A seemingly innocuous kitchen fire ended up causing tens of thousands of dollars’ worth of damage on Saturday. According to Kevin Schroeder, chief of the Cloquet Area Fire District (CAFD), firefighters were called to the fire in the 4500 block of Twin Lakes Road at approximately 12:50 p.m. Jan. 4. Upon arrival, they found the structure involved in smoke and flames, and they had to open up several walls and the ceiling in order to get to the blaze.

Schroeder explained that an occupant of the home had been cooking on the stove and left the kitchen for a period of time. Upon return, the occupant discovered flames on top of the stove that had already spread to adjacent cabinets. The occupant told fire investigators that it’s likely some sort of flammable material close to the stove caught on fire and caused the blaze. 

The home’s occupant then threw water on the fire and thought the blaze had been extinguished. Sometime later, however, the resident smelled smoke, spotted what appeared to be glowing embers coming out of the walls and called 911.

“This sort of thing happens a lot,” said Schroeder. “In fact, stovetop fires are the number one cause of house fires in Minnesota. The fire from the stove gets into the overhead space, particularly if there’s a cheaper vent hood or microwave, which carries the blaze into the wall cavities and vent system and behind cabinets, walls and ceiling.”

Schroeder said that was the case with Saturday’s fire, which he said ended up causing substantial damage, burning not only through the cabinets and walls but through some of the roof trusses as well. 

Unattended cooking fires account for 49 percent of all fires nationwide, according to Schroeder.

“It’s important to pay attention while cooking and to always call 911 if a fire is suspected or present, even when you think you have it out.”

Also responding to the blaze were the West Brevator, Culver and Arrowhead fire departments.

Chimney fire poses threat to home north of Cloquet

The CAFD responded to a stubborn chimney fire in the 300 block of Prevost Road at approximately 1:17 a.m. on Dec. 29. Schroeder said crews were able to keep the fire contained within the chimney, but lack of routine maintenance had left the chimney plugged so it took a significant amount of time to put the fire out.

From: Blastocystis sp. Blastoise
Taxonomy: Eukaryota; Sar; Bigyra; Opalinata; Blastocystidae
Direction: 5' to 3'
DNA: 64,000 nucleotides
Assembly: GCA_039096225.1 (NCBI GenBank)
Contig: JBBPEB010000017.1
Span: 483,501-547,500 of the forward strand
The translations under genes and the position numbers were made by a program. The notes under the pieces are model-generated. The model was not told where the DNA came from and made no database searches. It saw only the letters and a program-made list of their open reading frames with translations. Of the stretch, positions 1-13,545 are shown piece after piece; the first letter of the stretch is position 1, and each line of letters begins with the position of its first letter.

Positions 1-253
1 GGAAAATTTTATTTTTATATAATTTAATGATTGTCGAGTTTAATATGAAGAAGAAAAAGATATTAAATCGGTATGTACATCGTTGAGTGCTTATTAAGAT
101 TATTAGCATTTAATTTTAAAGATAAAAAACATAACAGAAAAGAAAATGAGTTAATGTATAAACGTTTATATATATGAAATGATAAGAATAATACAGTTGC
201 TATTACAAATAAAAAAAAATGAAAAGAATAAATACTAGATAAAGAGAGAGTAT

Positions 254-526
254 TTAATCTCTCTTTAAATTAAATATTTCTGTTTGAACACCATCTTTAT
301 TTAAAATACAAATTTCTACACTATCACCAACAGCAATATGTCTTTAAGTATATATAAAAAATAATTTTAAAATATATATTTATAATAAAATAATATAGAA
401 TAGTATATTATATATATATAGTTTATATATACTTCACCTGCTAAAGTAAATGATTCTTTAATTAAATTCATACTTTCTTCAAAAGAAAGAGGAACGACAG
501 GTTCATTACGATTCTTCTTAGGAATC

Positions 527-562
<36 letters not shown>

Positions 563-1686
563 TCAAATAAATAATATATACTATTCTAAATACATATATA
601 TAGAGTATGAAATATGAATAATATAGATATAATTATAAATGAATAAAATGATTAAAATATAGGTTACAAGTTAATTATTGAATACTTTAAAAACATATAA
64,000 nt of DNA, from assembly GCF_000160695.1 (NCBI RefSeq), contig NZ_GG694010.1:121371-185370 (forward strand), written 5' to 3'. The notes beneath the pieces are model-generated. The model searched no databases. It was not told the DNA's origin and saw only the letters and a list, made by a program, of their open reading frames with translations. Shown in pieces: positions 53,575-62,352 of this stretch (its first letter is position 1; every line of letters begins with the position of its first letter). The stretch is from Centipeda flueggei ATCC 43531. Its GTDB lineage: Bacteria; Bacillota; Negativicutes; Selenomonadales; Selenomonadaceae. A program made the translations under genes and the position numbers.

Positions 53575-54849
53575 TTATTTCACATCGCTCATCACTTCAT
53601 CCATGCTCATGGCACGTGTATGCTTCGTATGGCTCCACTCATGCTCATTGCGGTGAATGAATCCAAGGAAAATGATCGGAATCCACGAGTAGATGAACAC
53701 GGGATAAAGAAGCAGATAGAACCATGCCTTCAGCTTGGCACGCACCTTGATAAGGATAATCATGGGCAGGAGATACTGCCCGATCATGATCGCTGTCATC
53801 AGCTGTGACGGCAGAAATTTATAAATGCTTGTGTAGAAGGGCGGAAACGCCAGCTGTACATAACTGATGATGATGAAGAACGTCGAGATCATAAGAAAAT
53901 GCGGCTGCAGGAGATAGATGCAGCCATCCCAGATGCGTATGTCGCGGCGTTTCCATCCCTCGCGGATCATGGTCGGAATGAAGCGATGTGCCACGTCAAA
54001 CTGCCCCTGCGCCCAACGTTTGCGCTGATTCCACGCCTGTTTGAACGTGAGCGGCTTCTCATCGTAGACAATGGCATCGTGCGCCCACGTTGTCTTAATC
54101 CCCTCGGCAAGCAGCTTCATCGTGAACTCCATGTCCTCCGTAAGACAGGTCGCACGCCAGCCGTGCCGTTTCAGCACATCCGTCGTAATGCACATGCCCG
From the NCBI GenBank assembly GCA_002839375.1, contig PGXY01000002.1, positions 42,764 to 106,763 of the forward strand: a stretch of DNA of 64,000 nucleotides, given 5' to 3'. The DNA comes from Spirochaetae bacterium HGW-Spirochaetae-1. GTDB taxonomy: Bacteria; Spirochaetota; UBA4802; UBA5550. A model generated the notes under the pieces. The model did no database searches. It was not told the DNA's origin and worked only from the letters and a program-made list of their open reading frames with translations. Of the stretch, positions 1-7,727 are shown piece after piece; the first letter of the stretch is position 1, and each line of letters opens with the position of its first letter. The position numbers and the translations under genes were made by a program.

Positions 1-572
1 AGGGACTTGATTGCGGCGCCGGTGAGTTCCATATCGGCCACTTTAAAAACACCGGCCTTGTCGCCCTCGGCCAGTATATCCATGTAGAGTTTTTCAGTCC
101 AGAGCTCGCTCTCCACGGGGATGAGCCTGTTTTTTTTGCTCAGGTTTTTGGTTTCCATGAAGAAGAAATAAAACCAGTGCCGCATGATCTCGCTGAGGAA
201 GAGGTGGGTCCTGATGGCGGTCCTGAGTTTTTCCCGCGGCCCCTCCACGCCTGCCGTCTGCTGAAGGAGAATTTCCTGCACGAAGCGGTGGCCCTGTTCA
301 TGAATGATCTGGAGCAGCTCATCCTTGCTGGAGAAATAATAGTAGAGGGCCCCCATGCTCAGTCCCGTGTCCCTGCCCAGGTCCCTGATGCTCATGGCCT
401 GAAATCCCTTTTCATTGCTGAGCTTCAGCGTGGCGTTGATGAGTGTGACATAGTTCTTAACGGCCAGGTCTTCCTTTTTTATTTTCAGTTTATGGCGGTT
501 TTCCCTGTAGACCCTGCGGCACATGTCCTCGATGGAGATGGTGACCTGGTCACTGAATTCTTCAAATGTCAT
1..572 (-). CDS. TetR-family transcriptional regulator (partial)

“It kept CAFD firefighters working in minus-20-degree temperatures for almost two hours due to the condition of the chimney and buildup of materials in the flue,” said Schroeder.

Though firefighters managed to avoid frostbite or hypothermia, the cold did threaten to take its toll on the hydraulics of the company’s ladder truck.

“We had a little trouble getting the ladder back down,” admitted Schroeder. “Fortunately the hydraulics loosened up a little bit and we got it down without having to take any further measures. There’s just no good way to fight fires in this weather.”

Black ice leads to accidents on freeway

Schroeder added the CAFD has responded to a handful of other weather-related incidents in recent days as well. The buildup of black ice on Interstate 35 over the past week led to multiple vehicle accidents. Black ice is caused by the condensation of car exhaust or other moisture on the surface of the highway. It can be especially treacherous because it is difficult, and sometimes impossible, to detect, since it isn’t actually black but transparent. 

The CAFD responded to an early morning motor vehicle collision on I-35 at approximately 6:10 a.m. on Dec. 28. A minivan was rear-ended by another vehicle and ended up rolling into the median on I-35. The van’s two occupants had to be extricated through the front windshield and were transported to Community Memorial Hospital. There is no word on their condition at this time.

On Dec. 30, the department was called to a rollover accident on I-35 near the Highway 45 bridge. Due to black ice on the roadway at the time, a pickup truck hauling a snowmobile trailer southbound on I-35 skidded off the interstate and rolled into the ditch. The CAFD transported two occupants of the vehicle to the hospital, though both had only minor injuries. Multiple tow trucks were enlisted to remove the vehicle and trailer from the ditch.

Around the same time, a vehicle in the northbound lanes of I-35 went into a skid and dumped an ice house being towed behind it on its side in the middle of the interstate. 

“Because of the weather or for whatever reason, we’ve had a tremendous number of car accidents lately,” Schroeder attested.